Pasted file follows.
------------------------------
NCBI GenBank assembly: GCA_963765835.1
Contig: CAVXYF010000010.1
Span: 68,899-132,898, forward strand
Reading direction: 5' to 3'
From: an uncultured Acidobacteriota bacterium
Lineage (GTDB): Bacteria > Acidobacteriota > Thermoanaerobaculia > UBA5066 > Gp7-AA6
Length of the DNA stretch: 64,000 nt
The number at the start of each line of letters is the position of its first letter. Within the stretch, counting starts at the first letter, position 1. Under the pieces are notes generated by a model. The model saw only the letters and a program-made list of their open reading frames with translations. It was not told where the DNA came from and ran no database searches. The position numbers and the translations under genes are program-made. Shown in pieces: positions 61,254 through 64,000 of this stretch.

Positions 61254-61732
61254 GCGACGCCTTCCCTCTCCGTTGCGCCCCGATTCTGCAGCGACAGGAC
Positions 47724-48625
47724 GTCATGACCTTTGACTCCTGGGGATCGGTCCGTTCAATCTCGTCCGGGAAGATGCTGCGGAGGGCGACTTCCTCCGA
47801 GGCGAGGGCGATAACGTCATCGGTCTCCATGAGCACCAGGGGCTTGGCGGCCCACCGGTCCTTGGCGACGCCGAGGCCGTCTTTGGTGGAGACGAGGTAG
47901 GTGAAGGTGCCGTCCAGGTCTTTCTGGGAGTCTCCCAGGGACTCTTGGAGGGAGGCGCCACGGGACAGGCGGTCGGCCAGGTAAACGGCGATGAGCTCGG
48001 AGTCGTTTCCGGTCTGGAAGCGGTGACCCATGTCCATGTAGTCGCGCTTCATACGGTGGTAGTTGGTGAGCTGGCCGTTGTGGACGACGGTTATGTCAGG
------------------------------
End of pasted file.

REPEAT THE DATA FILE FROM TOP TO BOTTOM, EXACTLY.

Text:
NCBI GenBank assembly: GCA_963765835.1
Contig: CAVXYF010000010.1
Span: 68,899-132,898, forward strand
Reading direction: 5' to 3'
From: an uncultured Acidobacteriota bacterium
Lineage (GTDB): Bacteria > Acidobacteriota > Thermoanaerobaculia > UBA5066 > Gp7-AA6
Length of the DNA stretch: 64,000 nt
The number at the start of each line of letters is the position of its first letter. Within the stretch, counting starts at the first letter, position 1. Under the pieces are notes generated by a model. The model saw only the letters and a program-made list of their open reading frames with translations. It was not told where the DNA came from and ran no database searches. The position numbers and the translations under genes are program-made. Shown in pieces: positions 61,254 through 64,000 of this stretch.

Positions 61254-61732
61254 GCGACGCCTTCCCTCTCCGTTGCGCCCCGATTCTGCAGCGACAGGAC
Positions 47724-48625
47724 GTCATGACCTTTGACTCCTGGGGATCGGTCCGTTCAATCTCGTCCGGGAAGATGCTGCGGAGGGCGACTTCCTCCGA
47801 GGCGAGGGCGATAACGTCATCGGTCTCCATGAGCACCAGGGGCTTGGCGGCCCACCGGTCCTTGGCGACGCCGAGGCCGTCTTTGGTGGAGACGAGGTAG
47901 GTGAAGGTGCCGTCCAGGTCTTTCTGGGAGTCTCCCAGGGACTCTTGGAGGGAGGCGCCACGGGACAGGCGGTCGGCCAGGTAAACGGCGATGAGCTCGG
48001 AGTCGTTTCCGGTCTGGAAGCGGTGACCCATGTCCATGTAGTCGCGCTTCATACGGTGGTAGTTGGTGAGCTGGCCGTTGTGGACGACGGTTATGTCAGG